How did you get into growth hacking?
After my bachelor’s I started a Master’s in Marketing at the Vrije Universiteit in Amsterdam. But in the meantime I was also freelancing, so I did a bit of study and a bit of work. But when I progressed in the Masters I kept on thinking: this is not the kind of marketing I was keen to learn more about.
I wanted to learn more about a contemporary, data-driven approach to marketing. As this didn’t happen in the Masters, I dropped out, and continued freelancing. I wanted to keep on developing myself. So I started looking for courses that could help me to reach my goals. I looked for traineeships and short degrees, as I didn’t want to do another Masters. And then I found out about growth hacking and the traineeship at The Talent Institute.
What appealed to me was growth hacking in itself. Back in 2016 it was a bit more of a hype than it is nowadays, but back then it really was known as ‘the next big thing’. The TTI traineeship focussed on this, and I thought this was much better than the dull curriculum in the Masters. I also noticed the level at TTI was very high, fellow trainees also had working experience and had completed their degrees.
Can you tell us a little more about you & your career?
So before I started the growth hacking traineeship at TTI, I was already a freelancer. I worked in the creative and cultural scene for festivals and events, as an online marketeer. During the traineeship I got matched to a clothing brand called Colourful Rebel, which was a very good match! After the traineeship they offered me a job, so I kept working for Colourful Rebel as a growth marketer for 2 years.
But then a recruiter approached me and asked if I was interested in a position at Filling Pieces. Filling Pieces is also a clothing- and shoe brand, also based in Amsterdam. So the transition was pretty easy, even though Filling Pieces was way more internationally focused than Colourful Rebel.
I started off as an online marketer with a focus on paid media. The online marketing team at Filling Pieces was pretty small, so it was an interesting time to get involved. I started looking for ways to prove myself and work my way up, and 3 years later I still work at Filling Pieces. But now as an online marketing manager.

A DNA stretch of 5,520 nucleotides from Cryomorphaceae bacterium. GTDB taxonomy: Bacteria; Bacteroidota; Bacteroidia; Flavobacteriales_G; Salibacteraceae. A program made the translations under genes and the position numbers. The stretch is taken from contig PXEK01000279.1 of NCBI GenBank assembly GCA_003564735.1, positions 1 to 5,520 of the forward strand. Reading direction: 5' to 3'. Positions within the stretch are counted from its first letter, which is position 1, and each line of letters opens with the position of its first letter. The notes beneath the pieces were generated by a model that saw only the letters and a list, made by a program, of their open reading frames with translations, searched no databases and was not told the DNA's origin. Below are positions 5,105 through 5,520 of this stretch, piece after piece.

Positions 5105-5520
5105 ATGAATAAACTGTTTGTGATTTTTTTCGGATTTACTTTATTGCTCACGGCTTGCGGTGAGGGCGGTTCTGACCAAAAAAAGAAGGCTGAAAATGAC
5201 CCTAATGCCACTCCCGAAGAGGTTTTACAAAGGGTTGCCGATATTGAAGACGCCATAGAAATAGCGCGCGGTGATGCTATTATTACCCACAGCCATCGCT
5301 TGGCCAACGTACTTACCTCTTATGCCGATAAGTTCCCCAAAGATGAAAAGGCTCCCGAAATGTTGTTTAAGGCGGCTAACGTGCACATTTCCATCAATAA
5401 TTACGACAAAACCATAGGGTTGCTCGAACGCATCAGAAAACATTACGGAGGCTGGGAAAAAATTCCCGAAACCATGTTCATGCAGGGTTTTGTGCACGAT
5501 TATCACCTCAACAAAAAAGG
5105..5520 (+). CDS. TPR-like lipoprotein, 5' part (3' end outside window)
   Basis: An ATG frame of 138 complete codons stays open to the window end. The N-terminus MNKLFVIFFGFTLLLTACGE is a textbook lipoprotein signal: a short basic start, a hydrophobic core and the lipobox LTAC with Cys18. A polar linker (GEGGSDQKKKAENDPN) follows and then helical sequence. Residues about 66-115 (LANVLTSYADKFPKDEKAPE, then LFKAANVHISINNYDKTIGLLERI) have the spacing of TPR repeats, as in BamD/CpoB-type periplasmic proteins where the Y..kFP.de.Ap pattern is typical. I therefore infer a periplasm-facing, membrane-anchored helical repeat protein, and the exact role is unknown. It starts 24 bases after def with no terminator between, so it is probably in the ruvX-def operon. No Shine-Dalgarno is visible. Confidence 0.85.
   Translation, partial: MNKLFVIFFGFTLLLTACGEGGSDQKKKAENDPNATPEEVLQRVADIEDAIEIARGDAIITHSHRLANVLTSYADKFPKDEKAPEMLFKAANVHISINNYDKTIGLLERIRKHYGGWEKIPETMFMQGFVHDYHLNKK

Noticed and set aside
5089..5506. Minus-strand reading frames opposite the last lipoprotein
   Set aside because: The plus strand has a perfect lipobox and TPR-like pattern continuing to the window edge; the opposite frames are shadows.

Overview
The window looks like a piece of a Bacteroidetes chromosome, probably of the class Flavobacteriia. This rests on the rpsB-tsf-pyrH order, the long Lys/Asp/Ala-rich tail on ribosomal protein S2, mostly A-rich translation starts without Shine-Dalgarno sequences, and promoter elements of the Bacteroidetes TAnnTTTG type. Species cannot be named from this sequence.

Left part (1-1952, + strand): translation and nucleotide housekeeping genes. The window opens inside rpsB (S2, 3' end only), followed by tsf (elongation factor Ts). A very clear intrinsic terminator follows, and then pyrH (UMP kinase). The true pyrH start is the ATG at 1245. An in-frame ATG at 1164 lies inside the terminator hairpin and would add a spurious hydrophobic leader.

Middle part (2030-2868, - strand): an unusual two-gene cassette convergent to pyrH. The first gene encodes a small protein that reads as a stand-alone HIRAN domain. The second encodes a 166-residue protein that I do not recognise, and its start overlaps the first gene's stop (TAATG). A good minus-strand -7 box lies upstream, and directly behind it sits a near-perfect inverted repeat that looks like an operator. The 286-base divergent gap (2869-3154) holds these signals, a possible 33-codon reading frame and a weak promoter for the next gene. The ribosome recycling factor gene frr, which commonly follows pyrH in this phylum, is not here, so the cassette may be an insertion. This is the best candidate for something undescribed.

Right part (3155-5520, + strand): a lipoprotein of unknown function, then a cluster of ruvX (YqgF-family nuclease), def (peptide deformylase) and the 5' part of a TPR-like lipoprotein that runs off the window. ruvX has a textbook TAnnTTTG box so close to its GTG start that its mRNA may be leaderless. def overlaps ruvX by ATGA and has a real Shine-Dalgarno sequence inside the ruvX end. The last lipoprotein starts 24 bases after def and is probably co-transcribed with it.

I basically manage the ecommerce and the online marketing teams. You can also see it as a ‘Head of Digital’ role. We’re hiring a lot of specialized marketeers at the moment. We’re still relatively small but I think we’re making good efforts.
3 years at Filling Pieces already! What makes it so fun?
Interesting question! When I started I saw a lot of potential. Filling Pieces grew rapidly, basically because of one ‘hyped product’. This was similar to what I had experienced at Colourful Rebel, but Filling Pieces really made the step from being a ‘brand’ instead of being just ‘a product’.
I also saw a lot of international potential for Filling Pieces. They already were gaining a lot of ground in the States, UK and Germany. But they didn’t really have the manpower to expand globally and their digital marketing channels weren’t fully set up yet. When I started I really enjoyed contributing to this, there were a lot of things that weren’t covered yet. Think of CRO, email marketing. I could add a lot of value to this and immediately see great results. And that’s basically the dream of every growth marketer.
What makes this work so exciting is that Filling Pieces is very innovative. They still sell a lot of shoes, but they now sell everything fashion related: clothing, sunglasses, a wide range of shoes from sneakers to boots and loafers. Innovation is important for the products and the company as a whole. For me this is interesting because I get to think about how we can market these new products, what campaigns we can build and how we can present it within ecommerce.
Filling Pieces also stands for diversity, and this really appeals to me. I mean, a lot of companies want to be diverse and inclusive, but it’s part of Filling Pieces’ identity. There’s a lot of different people from different cultures working together and there is little to no hierarchy. I mean, there is hierarchy, but you could be working with the founder or creative director on projects, too. This open culture makes it a very nice working environment.
Recent graduates sometimes don’t really know what ‘growth hacking’ is, what does growth hacking mean according to you?